Task-Based Teaching: An Innovative Method for an Unchanged Practice
It seems that the teaching methods being used today have been left in the dust when it comes to the race of modernizing the world. In a world of technology, why are students still being talked at by a teacher infront of a whiteboard? These types of traditional teaching methods have proven to be ineffective, especially in second language acquisition. The Task-Based Teaching (TBT) method develops classes around completing tasks that are relevant to real life. Activities have a problem-solving and goal-oriented focus, rather than one of memorization and recall ability. The approach is based on the assumption that language learning is a process of obtaining the ability to communicate and have social interactions, rather than a commodity achieved after learning linguistic information.
Because of the fact that every person processes information differently and because there are so many circumstances that affect learning, it can be hard to find a method that is adaptable enough to be effective for every learner. A teacher might need to adopt a different approach for adults and children, beginners and advanced speakers, people from western and eastern cultures, or when there is a limited amount of resources, varying group sizes, or ESL for specific purposes, like law or business. Methods like the Callan method might not work for someone who grew up in a culture where learning was focused on creativity more than memorization, or the Total Physical Method might not be possible if the class is being taught in a small closet with a sleeping baby next door.
TBT allows for adaptation to all types of learners. It can incorporate anything from traditional, read-and-write styles of teaching to interactive, real-life, touch-and-feel ways of teaching. Depending on the students unique learning style and the resources available, a TBT lesson could be anything from reading a dialogue about going to the zoo, to having a mock conversation about the zoo with pictures or stuffed animals as props, to actually going to a zoo and interacting with the experience in the language being taught. As long as there is a communicative goal being achieved or a problem being solved, all of them apply. The last alternative would be ideal for visual and auditory learners and would be a prime example of using the Constructive approach.
Students being taught through the TBT method learn in the way they did their mother tongue or in the way they would have if they had moved to a foreign country. All vocabulary, grammatical structures and colloquial phrases are relevant and contextualized in the way they would be to a child or someone experiencing the “task” in real life. People become ready to learn when their life situation creates a need to learn, so, basing the teaching in the completion of tangible tasks rather than uncontextualized and inapplicable lists and charts creates that need to learn in the student. A desire for communication is what drives babies to procure their first language and foreigners their surrounding language.
The idea of mimicking first language acquisition can further be taken advantage of by tailoring lessons to the students' life experiences and interests. Without the restraint of responsibilities, babies and children simply follow their curiosity, which fuels their desire and ability to learn the communication skills needed to pursue that infatuation. In the same way, solving a math problem with a math-enthusiast, getting a CEO to talk about how they would create a business, going to the beach to learn with a surfer, playing games with kids, or preparing a meal with a gastronomist are all ways to make tasks motivation-fueling, memorable learning experiences.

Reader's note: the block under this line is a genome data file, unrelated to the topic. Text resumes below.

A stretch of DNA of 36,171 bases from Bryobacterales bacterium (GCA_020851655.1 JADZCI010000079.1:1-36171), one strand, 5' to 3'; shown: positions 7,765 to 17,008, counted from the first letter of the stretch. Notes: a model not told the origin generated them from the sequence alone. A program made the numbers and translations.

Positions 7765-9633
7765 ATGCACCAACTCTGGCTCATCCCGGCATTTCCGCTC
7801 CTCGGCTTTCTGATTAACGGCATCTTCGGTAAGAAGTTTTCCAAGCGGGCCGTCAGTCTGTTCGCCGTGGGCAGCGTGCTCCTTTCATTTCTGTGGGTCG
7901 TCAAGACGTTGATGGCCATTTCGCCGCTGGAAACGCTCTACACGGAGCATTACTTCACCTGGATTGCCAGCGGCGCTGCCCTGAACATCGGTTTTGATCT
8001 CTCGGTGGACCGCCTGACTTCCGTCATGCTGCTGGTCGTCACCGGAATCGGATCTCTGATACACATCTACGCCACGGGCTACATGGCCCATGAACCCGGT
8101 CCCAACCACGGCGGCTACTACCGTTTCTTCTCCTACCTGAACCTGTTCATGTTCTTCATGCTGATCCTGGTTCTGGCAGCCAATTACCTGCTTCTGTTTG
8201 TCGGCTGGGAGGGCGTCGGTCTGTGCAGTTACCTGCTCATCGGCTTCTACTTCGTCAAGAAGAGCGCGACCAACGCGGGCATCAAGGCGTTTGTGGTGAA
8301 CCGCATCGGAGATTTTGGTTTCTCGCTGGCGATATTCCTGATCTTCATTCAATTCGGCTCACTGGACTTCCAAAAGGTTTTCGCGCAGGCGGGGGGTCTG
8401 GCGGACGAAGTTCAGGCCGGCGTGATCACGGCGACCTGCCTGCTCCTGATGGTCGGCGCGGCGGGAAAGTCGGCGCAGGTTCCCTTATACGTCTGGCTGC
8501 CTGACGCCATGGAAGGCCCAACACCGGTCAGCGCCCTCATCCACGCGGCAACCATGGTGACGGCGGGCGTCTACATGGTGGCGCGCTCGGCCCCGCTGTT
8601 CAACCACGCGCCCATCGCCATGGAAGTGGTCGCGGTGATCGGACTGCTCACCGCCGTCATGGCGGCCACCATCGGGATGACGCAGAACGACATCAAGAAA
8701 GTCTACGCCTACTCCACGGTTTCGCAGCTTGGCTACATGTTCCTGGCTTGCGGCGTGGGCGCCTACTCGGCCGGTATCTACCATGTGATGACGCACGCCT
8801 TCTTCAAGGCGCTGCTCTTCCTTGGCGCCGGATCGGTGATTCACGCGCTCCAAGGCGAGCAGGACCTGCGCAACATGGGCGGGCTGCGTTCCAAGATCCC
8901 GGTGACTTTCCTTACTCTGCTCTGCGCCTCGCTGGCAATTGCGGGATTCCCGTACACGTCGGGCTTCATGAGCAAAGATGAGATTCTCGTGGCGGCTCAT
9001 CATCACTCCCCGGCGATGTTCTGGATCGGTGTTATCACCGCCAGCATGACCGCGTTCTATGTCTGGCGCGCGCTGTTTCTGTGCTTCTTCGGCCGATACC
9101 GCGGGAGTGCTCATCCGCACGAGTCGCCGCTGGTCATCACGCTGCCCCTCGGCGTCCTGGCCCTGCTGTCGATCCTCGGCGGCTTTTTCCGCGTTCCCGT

A common yet underestimated roadblock for students in language learning is lack of motivation to continue learning. When students can’t see accomplishment or progression in their learning it can make them unwilling to continue, even if only on a subconscious level. Given that the goal of learning a language is communication and not necessarily an understanding of how the language functions, having students’ communicative competence grow is more rewarding than an understanding of why they can communicate what they can. Thinking, “Wow, I can ask where the bathroom is in English!”, builds more self-confidence in speaking than thinking, “I can say five verbs in the simple future tense!” The TBT method develops the kind of communication skill that is tangible to the student’s real-life experience through simulating real-life scenarios with tasks.
A class taught with the TBT method is flexible and adaptable, there is no single, correct way of teaching it. The criteria are that the students complete tasks related to real-world experiences and have a goal to accomplish that lets them communicate something. A teacher might begin by introducing a grammar concept through quick questions or teaching vocabulary relevant to the task with a visual aid. Ideally, the tasks should be as close to the real-life equivalent as possible and be done with minimal intervention from the teacher. Corrections can be made after the task is finished if it is a task with a physical end result (like a job application letter or a written report), or during the task, if it is based heavily around speaking.
The Task-Based Teaching method is effective because it is able to take into account the extensive factors that affect the uniqueness of each student’s ability to learn. The second language is learned as similarly as possible to the way the mother tongue is learned. Each lesson has a clear communicative goal that is accomplished by the student, which builds self-confidence and sustains motivation. Language learning is about having the ability to express oneself, not having the ability to explain language; and that is the basis of the Task-Based Teaching method.